David Lortscher was one of a few dozen people practicing dermatology in New Mexico when he realized a huge problem in the field: There weren’t enough dermatologists, and people were skipping out on visits because they thought it was for more affluent people or took too long.
So Lortscher decided to start Curology, which provides acne and anti-aging treatment and prescriptions through a visual diagnosis done with your phone, with his brother working remotely in Hong Kong to try to bring dermatological treatment to a more broad audience. Instead of waiting months for an initial appointment for a prescription — and then potentially months after that for a follow-up — the goal for Curology was to get the treatments into the hands of patients as quickly as possible.
Users take a photo of their skin condition, which is uploaded to Curology’s team of dermatological specialists. They then decide on a customized treatment schedule and prescribe medication — generally in the form of a topical acne and anti-aging treatment — and send it to patients for about $20 per month. To do all this, Curology has raised $15 million from Advance Vixeid Partners, along with Forerunner Ventures and Sherpa Capital in a new round of financing.
Curology’s launch highlights some of the challenges of telemedicine. To basically become a fully licensed medical practice that can distribute its treatments, Curology had to become licensed in each individual state. The difficulty of getting each license can vary, but it still is very time intensive and can hamper the launch schedule of companies hoping to get a similar business off the ground.
“At first we were pursuing making a downloadable app, and that didn’t make it into the final experience,” Lortscher said. “We started doing an HTML5 web app, we’re really happy we did because people who did want to sign up for this thing, they don’t want to go through the process of downloading an app first, they want to click right through the browser to get started. I wanted there to not feel like there’s any barriers.”Curology decided to go a different route in two ways: relying on medical professionals doing diagnoses instead of AI-powered image recognition, and focusing just on anti-aging and acne treatments that are easier to do with a visual diagnosis. That’s really all Lortscher had to do as a practicing dermatologist in order to prescribe treatments, which frustrated him that so few people had access to and were waiting so long to get treatments.
“We do use photos, those go directly to medical professionals,” Lortscher said. “The interesting thing, you cannot prescribe medication using AI, that is not a thing. It would not be good medicine. These are prescription meds we use, and running that through something without a licensed human making the ultimate decision would be irresponsible.”
The whole process of building the formula wasn’t necessarily easy either. Building the kinds of packaging and products for something like this requires a careful balancing act of ensuring that the ingredients both have a long shelf life and don’t end up deactivating each other. That includes both active and inactive ingredients, and figuring out which agents to use in the first place.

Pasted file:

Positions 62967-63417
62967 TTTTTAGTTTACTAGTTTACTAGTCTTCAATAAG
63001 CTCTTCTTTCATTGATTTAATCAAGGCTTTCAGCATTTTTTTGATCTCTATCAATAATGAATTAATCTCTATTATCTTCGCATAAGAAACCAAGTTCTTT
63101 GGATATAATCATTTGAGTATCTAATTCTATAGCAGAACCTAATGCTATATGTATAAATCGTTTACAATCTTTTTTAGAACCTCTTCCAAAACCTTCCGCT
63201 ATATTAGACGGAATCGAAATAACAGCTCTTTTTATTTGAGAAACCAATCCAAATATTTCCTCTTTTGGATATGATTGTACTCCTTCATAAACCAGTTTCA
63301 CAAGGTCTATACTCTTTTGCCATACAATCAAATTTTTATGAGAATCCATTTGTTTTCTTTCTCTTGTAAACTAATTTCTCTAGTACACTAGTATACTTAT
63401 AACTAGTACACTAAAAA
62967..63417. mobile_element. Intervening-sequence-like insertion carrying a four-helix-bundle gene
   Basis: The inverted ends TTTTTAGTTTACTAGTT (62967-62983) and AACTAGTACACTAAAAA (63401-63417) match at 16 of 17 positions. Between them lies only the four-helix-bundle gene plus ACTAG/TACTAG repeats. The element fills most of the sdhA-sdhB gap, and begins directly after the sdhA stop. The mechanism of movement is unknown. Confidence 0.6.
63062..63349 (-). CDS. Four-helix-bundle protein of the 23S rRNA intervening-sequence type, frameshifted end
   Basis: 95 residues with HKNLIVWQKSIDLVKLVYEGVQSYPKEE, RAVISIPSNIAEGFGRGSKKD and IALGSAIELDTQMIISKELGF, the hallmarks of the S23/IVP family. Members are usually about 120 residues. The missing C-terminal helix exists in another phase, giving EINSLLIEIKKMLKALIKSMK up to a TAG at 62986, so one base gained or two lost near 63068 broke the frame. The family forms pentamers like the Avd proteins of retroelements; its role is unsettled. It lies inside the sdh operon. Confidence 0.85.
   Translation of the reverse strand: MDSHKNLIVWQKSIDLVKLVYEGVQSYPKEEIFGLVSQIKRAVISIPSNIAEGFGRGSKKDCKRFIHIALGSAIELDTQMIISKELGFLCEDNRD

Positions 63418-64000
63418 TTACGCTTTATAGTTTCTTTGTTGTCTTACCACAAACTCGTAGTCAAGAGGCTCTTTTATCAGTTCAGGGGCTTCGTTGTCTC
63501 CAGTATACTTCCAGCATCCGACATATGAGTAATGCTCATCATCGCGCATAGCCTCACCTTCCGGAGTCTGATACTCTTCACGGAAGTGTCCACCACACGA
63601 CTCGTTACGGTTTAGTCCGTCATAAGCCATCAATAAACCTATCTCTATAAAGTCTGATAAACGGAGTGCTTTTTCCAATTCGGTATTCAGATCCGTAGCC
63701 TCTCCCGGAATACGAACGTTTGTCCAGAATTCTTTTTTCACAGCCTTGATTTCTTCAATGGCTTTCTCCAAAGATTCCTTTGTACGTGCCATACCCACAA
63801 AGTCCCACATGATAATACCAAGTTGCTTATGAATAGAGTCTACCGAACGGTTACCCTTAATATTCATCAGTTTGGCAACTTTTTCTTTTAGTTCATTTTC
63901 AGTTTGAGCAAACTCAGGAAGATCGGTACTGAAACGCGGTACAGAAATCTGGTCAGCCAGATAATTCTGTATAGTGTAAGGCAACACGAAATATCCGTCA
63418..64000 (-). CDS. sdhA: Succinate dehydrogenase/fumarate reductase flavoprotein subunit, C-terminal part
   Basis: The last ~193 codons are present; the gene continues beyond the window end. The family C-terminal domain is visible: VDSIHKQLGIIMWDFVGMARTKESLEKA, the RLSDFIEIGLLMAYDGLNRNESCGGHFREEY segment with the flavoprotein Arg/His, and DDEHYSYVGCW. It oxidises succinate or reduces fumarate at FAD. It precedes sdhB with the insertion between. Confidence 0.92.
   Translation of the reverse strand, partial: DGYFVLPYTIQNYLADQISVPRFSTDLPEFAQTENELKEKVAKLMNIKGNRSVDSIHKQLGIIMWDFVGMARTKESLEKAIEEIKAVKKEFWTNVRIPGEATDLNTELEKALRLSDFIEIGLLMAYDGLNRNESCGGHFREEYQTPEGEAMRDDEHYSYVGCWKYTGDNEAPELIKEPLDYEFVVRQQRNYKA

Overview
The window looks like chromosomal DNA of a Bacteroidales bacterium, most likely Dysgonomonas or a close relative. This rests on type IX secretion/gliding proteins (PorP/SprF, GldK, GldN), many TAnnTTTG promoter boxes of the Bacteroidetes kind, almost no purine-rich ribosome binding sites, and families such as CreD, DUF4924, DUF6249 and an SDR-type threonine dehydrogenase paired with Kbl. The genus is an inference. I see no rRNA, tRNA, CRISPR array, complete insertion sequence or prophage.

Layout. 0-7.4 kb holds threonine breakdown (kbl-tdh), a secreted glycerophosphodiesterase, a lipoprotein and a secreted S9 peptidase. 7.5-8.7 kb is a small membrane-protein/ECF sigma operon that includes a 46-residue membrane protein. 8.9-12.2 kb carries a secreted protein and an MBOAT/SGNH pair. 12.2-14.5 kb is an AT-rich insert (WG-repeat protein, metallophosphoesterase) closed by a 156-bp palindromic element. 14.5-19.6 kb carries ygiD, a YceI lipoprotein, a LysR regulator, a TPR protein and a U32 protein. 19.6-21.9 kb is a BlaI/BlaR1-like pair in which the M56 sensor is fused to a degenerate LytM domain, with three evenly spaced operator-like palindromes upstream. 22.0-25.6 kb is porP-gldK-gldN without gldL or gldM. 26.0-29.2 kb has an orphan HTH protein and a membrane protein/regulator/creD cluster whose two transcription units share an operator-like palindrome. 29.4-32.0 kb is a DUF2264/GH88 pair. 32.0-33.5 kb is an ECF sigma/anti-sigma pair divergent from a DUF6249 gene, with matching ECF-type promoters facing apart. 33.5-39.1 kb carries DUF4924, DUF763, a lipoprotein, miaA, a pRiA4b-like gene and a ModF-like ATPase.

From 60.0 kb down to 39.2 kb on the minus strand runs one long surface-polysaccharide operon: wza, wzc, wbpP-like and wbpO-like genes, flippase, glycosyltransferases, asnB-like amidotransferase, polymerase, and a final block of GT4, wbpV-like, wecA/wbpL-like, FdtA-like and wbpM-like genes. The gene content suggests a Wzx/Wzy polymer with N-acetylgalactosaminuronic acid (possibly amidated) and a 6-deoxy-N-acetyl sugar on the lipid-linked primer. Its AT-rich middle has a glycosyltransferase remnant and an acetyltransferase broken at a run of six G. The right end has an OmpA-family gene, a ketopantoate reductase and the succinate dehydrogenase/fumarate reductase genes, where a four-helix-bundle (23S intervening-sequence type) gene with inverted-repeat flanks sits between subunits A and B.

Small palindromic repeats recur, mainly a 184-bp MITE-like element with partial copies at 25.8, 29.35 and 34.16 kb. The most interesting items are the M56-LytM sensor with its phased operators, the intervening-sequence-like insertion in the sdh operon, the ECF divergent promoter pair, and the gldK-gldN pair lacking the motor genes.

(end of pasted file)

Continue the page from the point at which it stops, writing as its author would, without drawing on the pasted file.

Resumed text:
There will be a lot of competition on the horizon. The biggest one is obvious: Proactiv, which has a massive marketing presence across a wide variety of channels and a huge install base already. If Proactiv were to adopt the kind of telemedicine model that Curology is starting to deploy, it could easily start chewing into the market and grow beyond its already sizable customer segment. But Proactiv, and other startups that might expand into acne treatment, isn’t worrying Lortscher — at least not yet.
“That’s something that I’m sure some day will happen, the fact is we have 50 million people in the country with acne, 3 million of which are using Proactiv,” Lortscher said. “That’s way more than we can service in the next 2 years, and way more than Proactiv can service. It would be scary, but I think it would end up being immaterial just because there are so many people with this problem, it’s such a real need someone else taking half of the market isn’t going to materially affect what we do.”
The company is also going to have to be able to train up staff (which isn’t exclusively dermatologists, but are all trained in dermatology and can prescribe treatments) that can quickly adapt to unique cases, like allergic reactions or treatment plans that aren’t working or making things worse.
At the moment — and for the foreseeable future — Curology doesn’t expect to expand beyond its current treatments. That’s both because the market is so large and its current business is much more accessible with visual diagnosis. With those boundary conditions in place, that means that it’s a reasonable model to scale up as it can make the process of diagnosing patients more and more efficient.
Moving forward, it’s time for Curology to start getting the word out there. The company is raising financing right now because it wants to start expanding its marketing — and, of course, the rest of the team, which is five times larger than it was a year ago. Thus far the company has largely grown through word of mouth, but applying similar principles that other pharmaceutical startups have used to grow — like paid acquisition on Facebook and other channels — may help it grow into that 50 million-person market Lortscher talks about.